One of the difficulties in clinical trials is recruitment of high risk study subjects. Given that the main risk group for HCV infection is PWIDs who also suffer from multiple social, psychological, and marginalization issues, working with this group is challenging . Collaborative efforts with organized cohorts around the world are ongoing and should be maximized in preparation for expanding the current clinical trials or new ones. With the current availability of highly effective DAAs, it is tempting to propose clinical trials of vaccines in healthy volunteers followed by challenge and close monitoring where DAA treatment can be administered at the first sign of viral persistence. This is not a novel approach and has been used in trials for malaria vaccines . Evidently, the ethical implications are not trivial and will have to be considered carefully.
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Question 5 How Do You Interpret Hcv Antibody Reactive And Hcv Rna Not
A reactive HCV antibody test result combined with a not-detected HCV RNA result indicates no laboratory evidence of a current active HCV infection no further action is required in most cases.
If distinction between a true positive and a biologic false-positive result for HCV antibody is desired, the CDC suggests that one can consider testing with another HCV antibody assay. If there is concern regarding the handling or storage of the test specimen, obtain a new sample for repeat testing.6
Hcv Core Antigen Testing
The hepatitis C core antigen is a viral protein. Since the core antigen is part of hepatitis C virus, it can usually be found in the bloodstream two weeks after infection.
Since HCV core antigen testing is simpler and less expensive than viral-load testing, some experts suggest using it in resource-limited settings. Core antigen testing can be usedoften with HCV antibody testingto detect acute HCV or to confirm chronic HCV infection. HCV core antigen testing can also be used to measure treatment outcome. Although it does not detect low levels of HCV , usually the hepatitis C viral load is much higher in people who relapse after HCV treatment.
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Hepatitis C Vaccines Antibodies And T Cells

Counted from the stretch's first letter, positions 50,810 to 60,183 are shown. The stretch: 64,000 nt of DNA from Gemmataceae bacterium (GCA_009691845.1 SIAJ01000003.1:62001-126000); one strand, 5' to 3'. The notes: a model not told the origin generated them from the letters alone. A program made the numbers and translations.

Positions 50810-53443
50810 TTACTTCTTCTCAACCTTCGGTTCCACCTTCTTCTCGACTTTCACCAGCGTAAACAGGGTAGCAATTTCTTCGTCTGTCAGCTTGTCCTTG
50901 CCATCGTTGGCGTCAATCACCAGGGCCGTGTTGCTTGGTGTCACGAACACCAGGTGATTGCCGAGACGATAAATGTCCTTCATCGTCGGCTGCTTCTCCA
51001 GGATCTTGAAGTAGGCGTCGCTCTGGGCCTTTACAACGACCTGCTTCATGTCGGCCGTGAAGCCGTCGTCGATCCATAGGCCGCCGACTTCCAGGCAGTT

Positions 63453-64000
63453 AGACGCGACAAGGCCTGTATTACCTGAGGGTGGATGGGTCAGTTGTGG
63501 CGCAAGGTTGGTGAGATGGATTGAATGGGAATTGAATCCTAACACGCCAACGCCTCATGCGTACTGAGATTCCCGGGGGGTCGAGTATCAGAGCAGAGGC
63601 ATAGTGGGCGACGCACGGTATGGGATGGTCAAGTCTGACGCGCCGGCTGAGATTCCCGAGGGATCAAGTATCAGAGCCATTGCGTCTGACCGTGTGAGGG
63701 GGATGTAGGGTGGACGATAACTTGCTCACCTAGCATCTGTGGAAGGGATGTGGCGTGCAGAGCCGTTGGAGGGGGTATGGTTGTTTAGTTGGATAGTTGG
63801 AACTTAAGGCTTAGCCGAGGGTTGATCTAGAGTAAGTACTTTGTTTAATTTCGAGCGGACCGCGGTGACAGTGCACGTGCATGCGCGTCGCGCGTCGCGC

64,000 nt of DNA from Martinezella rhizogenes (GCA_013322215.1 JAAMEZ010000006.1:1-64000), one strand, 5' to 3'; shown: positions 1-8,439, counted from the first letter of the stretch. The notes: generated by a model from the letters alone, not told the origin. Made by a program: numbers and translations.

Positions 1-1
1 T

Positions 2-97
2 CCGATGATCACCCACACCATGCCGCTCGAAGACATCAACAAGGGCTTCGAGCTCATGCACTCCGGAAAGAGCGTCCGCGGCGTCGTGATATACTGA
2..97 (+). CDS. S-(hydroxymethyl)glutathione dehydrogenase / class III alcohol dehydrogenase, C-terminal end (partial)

- 1Centre de Recherche du Centre hospitalier de lUniversité de Montréal , Montréal, QC, Canada
- 2Département de médecine, Faculté de médecine, Université de Montréal, Montréal, QC, Canada
The development of vaccines that protect against persistent hepatitis C virus infection remain a public health priority. The broad use of highly effective direct-acting antivirals is unlikely to achieve HCV elimination without vaccines that can limit viral transmission. Two vaccines targeting either the antibody or the T cell response are currently in preclinical or clinical trials. Next-generation vaccines will likely involve a combination of these two strategies. This review summarizes the state of knowledge about the immune protective role of HCV-specific antibodies and T cells and the current vaccine strategies. In addition, it discusses the potential efficacy of vaccination in DAA-cured individuals. Finally, it summarizes the challenges to vaccine development and the collaborative efforts required to overcome them.
Other Things To Know:
- After a successful course of treatment for hepatitis C, the hepatitis C antibody remains detectable, but the hepatitis C RNA will be undetectable.
- If you plan to donate blood, you will be tested for the hepatitis C antibody and will be turned away even if you do not have an active infection.
- Any patient with a positive test result for the hepatitis C antibody should have additional tests to determine whether or not the virus is still active.
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How Can I Cover Medication Costs